Start by having a clear picture about where all your data live – think about your event system, peer-to-peer fundraising system, tribute spreadsheets, email system, main CRM system, etc. Social donor data are often maintained in separate points systems, even spreadsheets, outside of a nonprofit’s main CRM database. So, if you don’t already have the coveted 360-degree view, determine how important that is and how to get there through data integration.
You never know what gems you will find once you consolidate and centralize your key data and get that complete picture of your social donors! For example, you may find social donors who have other history with your organization, and that you can capitalize on that combination of information. Once you have the full donor story, you’ll be better equipped to use that information to engage and re-engage your social donors as effectively as possible.
Utilizing Data for Better Social Donor Retention
After proper analysis and data centralization, one organization discovered they had such a large number of historic (and one-time) tribute-only donors, that they began what became a very successful holiday-season appeal targeting just that audience – with opportunities to make holiday-focused tributes as holiday gifts to their social-relationships. They leveraged the approach and leveraged the relationships to provide a win-win for all involved.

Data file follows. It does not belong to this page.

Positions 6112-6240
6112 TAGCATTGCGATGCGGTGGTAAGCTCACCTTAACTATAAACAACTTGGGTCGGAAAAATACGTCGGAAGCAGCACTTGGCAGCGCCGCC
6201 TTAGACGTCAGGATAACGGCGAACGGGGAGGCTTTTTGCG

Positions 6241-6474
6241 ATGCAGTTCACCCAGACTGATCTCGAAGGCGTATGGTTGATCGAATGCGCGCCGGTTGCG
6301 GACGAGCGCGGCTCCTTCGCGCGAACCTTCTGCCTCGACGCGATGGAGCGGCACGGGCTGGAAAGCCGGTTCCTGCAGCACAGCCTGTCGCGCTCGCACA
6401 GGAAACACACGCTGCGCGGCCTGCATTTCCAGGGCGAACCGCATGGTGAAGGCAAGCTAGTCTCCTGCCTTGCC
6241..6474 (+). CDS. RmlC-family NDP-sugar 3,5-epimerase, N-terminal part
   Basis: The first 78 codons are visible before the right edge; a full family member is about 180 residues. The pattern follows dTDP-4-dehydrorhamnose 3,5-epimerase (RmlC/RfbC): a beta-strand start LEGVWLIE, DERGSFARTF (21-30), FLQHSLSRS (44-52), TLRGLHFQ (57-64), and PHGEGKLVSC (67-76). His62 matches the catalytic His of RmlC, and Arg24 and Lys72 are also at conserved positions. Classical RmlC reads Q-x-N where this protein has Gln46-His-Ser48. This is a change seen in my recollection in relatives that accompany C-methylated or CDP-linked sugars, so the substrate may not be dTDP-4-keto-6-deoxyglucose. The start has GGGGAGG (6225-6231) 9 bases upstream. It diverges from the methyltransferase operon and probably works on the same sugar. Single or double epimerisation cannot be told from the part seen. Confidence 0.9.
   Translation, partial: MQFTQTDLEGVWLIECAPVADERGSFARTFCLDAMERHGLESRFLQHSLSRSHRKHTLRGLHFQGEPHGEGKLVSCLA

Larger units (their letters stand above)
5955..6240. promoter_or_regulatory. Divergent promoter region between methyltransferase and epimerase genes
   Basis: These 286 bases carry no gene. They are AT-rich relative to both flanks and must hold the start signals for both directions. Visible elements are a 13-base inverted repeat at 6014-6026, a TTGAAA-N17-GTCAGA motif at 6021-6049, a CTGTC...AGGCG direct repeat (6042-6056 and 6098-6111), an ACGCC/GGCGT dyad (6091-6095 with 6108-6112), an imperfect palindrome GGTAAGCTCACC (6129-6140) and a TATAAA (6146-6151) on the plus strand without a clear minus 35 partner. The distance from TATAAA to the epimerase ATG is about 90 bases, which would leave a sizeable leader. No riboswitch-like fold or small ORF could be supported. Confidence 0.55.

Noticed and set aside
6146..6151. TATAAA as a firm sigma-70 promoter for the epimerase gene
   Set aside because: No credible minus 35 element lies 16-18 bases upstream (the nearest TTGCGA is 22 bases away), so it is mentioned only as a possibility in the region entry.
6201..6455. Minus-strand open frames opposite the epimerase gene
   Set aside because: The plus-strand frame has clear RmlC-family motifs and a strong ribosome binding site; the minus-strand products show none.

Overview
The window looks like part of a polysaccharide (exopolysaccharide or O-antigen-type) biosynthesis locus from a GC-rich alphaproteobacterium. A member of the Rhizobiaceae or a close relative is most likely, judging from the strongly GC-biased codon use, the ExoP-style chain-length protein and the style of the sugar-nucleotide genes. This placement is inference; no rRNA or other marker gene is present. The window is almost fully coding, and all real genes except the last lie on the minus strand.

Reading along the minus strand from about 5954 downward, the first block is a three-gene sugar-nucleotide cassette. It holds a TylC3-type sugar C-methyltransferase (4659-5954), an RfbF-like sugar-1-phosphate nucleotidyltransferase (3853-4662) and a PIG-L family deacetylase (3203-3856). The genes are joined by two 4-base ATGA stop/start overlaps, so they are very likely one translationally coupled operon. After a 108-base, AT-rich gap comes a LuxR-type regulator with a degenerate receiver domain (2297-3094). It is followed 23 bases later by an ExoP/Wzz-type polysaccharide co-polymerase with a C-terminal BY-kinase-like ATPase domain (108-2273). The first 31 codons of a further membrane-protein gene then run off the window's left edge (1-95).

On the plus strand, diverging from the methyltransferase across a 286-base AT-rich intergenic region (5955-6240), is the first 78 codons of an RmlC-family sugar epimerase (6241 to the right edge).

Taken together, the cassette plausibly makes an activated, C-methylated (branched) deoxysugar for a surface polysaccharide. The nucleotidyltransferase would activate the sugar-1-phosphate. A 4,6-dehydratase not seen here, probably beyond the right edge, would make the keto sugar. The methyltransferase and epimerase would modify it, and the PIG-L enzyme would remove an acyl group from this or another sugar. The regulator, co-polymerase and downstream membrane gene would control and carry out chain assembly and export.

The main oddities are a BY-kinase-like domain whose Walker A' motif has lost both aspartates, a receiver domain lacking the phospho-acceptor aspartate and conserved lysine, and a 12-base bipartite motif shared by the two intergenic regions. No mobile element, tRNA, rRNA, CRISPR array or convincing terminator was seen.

Remember, social donors have tremendous potential for continued engagement and ongoing – and organic – contributions. But your strategies for retaining them should be appropriately different from those used to retain donors who may have become part of your donor-family through more natural or conventional affinity. So, use what you have – their motivation, their background, and their data – plus a dose of creativity – to build win-win relationships that will support effective social-donor retention.
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Stu Manewith, CFRE joined Omatic Software six years ago and serves as the company’s Director of Thought Leadership and Advocacy. In that role, he is Omatic’s nonprofit sector domain specialist and subject-matter expert and is responsible for actively promoting and demonstrating Omatic’s position as the nonprofit industry’s leading partner in the areas of data health and integration. Prior to Omatic, Stu spent 13 years at Blackbaud, working with Raiser’s Edge, Financial Edge, and Blackbaud CRM client organizations as a consultant, solution architect, and practice manager. Previously, Stu spent the first half of his career as a nonprofit executive, fundraiser, and finance director, working in both the healthcare and arts/cultural arenas of the nonprofit sector. He holds business degrees from Washington University and the University of Wisconsin, and he earned his CFRE credential in 1999.